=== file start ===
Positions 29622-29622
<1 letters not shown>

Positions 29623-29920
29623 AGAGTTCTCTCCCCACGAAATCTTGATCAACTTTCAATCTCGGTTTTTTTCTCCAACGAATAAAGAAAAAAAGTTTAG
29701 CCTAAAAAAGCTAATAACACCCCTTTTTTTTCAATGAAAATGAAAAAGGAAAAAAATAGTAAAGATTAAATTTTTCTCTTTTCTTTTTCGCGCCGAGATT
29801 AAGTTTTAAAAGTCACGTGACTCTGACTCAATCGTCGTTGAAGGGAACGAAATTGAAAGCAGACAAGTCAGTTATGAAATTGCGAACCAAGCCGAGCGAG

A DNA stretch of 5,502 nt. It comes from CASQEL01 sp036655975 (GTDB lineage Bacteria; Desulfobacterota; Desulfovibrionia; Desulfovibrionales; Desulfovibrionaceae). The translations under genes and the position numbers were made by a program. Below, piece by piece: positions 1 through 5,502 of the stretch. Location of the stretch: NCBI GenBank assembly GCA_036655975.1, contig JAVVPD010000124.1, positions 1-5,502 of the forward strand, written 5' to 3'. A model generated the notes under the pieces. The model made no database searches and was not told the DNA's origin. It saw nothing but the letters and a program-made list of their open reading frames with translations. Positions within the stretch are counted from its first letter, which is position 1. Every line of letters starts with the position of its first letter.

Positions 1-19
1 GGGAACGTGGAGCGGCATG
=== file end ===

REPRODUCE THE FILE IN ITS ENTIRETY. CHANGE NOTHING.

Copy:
Positions 29622-29622
<1 letters not shown>

Positions 29623-29920
29623 AGAGTTCTCTCCCCACGAAATCTTGATCAACTTTCAATCTCGGTTTTTTTCTCCAACGAATAAAGAAAAAAAGTTTAG
29701 CCTAAAAAAGCTAATAACACCCCTTTTTTTTCAATGAAAATGAAAAAGGAAAAAAATAGTAAAGATTAAATTTTTCTCTTTTCTTTTTCGCGCCGAGATT
29801 AAGTTTTAAAAGTCACGTGACTCTGACTCAATCGTCGTTGAAGGGAACGAAATTGAAAGCAGACAAGTCAGTTATGAAATTGCGAACCAAGCCGAGCGAG

A DNA stretch of 5,502 nt. It comes from CASQEL01 sp036655975 (GTDB lineage Bacteria; Desulfobacterota; Desulfovibrionia; Desulfovibrionales; Desulfovibrionaceae). The translations under genes and the position numbers were made by a program. Below, piece by piece: positions 1 through 5,502 of the stretch. Location of the stretch: NCBI GenBank assembly GCA_036655975.1, contig JAVVPD010000124.1, positions 1-5,502 of the forward strand, written 5' to 3'. A model generated the notes under the pieces. The model made no database searches and was not told the DNA's origin. It saw nothing but the letters and a program-made list of their open reading frames with translations. Positions within the stretch are counted from its first letter, which is position 1. Every line of letters starts with the position of its first letter.

Positions 1-19
1 GGGAACGTGGAGCGGCATG